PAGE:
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ARTICLE: Mexican immigrants in Great Depression editorials

Mexican Worker in 1930's courtesy of Jimmy Smith, licence CC BY-NC-ND 2.0

Different US newspapers framed Mexican immigrants in dramatically different ways during the darkest years of the Great Depression, Melita Garza, of Texas Christian University, writes. Garza analysed the editorials of three San Antonio based newspapers –San Antonio Express, San Antonio Light, and La Prensa– between 1929 and 1933.

San Antonio Light followed its owner’s, William Randolph Hearst‘s, strict anti-immigration line, depicting immigrants in general as “riff-raff”, “vermin” and “physically and mentally diseased”. In contrast, the locally-owned Express held a somewhat positive -if utilitarian- view of Mexican immigrants.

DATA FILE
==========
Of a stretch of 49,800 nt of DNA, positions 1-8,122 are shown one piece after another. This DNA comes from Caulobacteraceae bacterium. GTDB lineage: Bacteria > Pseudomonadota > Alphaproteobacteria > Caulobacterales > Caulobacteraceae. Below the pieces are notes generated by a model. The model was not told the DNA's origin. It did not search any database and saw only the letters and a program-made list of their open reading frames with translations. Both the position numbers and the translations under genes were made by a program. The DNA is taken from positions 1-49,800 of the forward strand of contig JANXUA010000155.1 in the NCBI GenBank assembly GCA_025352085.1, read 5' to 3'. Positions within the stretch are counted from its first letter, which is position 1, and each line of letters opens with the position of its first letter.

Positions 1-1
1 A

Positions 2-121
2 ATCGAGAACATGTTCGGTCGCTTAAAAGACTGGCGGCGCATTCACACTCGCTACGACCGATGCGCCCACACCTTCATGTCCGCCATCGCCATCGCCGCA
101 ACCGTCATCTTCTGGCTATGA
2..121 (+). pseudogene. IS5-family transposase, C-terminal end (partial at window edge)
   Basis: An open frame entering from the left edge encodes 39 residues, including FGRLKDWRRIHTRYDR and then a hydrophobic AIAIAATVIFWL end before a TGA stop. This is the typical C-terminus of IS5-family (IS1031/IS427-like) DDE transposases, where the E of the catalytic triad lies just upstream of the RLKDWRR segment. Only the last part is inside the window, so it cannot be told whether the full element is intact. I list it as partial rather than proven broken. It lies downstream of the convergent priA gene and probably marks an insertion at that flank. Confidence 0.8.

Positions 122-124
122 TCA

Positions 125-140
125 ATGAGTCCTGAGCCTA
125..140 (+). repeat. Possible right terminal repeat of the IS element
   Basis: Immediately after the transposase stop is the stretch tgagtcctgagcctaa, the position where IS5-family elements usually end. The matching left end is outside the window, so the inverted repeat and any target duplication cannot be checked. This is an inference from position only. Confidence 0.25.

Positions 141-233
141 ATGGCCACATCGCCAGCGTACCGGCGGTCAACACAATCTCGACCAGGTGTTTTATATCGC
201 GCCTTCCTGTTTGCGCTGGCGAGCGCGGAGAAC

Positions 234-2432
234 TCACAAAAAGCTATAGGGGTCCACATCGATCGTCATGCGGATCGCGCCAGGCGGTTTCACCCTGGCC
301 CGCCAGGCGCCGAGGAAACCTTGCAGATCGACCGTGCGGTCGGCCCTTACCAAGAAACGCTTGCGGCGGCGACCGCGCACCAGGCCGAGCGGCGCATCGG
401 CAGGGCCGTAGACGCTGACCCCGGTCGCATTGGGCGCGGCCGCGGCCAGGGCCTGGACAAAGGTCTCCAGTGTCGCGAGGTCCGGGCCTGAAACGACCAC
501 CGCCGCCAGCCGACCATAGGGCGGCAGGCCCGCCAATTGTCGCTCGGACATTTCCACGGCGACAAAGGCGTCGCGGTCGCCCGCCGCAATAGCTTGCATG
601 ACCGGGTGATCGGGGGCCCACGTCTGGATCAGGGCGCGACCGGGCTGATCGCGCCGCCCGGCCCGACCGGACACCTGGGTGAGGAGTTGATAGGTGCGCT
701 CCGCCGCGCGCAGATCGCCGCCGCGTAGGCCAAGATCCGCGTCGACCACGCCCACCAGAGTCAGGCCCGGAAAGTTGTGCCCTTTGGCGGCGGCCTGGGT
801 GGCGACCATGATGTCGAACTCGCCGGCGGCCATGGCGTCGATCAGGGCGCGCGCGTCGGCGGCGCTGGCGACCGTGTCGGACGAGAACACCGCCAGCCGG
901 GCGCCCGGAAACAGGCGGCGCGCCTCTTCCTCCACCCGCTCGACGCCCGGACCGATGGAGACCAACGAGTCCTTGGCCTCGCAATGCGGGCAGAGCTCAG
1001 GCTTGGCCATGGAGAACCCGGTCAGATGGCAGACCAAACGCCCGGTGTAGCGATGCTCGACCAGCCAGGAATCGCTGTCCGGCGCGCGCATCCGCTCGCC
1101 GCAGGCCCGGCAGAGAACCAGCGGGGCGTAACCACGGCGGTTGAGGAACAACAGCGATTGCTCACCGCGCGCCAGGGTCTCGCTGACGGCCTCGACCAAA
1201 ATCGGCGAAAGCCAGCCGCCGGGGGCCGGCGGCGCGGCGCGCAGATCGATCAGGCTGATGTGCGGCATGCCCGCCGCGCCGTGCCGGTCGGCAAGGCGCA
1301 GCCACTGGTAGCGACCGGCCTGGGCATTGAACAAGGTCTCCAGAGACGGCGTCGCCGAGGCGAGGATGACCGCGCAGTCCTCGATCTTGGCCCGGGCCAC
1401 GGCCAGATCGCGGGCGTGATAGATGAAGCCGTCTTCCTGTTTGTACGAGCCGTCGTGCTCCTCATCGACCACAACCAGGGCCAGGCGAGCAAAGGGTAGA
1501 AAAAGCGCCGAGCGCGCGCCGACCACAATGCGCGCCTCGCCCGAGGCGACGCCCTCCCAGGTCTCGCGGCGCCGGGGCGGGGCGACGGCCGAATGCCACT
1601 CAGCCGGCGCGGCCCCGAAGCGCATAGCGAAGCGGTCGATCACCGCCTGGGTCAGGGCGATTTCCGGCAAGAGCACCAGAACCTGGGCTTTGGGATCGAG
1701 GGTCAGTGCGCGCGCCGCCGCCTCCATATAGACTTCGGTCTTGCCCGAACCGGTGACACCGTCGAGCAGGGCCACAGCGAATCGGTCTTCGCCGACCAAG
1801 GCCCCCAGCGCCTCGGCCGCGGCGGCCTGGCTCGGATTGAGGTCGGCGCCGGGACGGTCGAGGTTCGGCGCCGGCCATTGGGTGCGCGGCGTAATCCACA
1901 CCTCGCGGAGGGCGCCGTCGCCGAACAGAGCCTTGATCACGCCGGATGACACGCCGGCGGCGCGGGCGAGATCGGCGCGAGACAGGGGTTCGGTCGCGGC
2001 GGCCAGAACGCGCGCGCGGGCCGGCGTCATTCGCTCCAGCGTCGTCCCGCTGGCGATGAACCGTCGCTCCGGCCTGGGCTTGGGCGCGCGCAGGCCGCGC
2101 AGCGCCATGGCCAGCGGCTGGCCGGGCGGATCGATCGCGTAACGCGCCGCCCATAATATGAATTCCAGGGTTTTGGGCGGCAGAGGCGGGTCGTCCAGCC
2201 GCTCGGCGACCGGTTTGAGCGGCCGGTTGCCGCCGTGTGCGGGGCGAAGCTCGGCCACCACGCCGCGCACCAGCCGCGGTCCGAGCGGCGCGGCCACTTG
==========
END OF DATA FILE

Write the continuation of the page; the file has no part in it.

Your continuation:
The Express represented the interests of big business, including agriculture. For industrial scale farming, immigrant labour was important even during the depression. The paper recognized that Mexicans were needed for the work “white men” rejected, and thus it advocated against their mass deportations.

The Spanish-language La Prensa, on the other hand, championed the cause of the Mexican immigrants themselves, depicting them as “worker heroes” on one hand, and ostracized “pariahs” on the other.

The paper “Framing Mexicans in Great Depression Editorials” was published by the journal American Journalism. It is available online (abstract free).

Picture: Mexican Worker in 1930’s courtesy of Jimmy Smith, licence CC BY-NC-ND 2.0.

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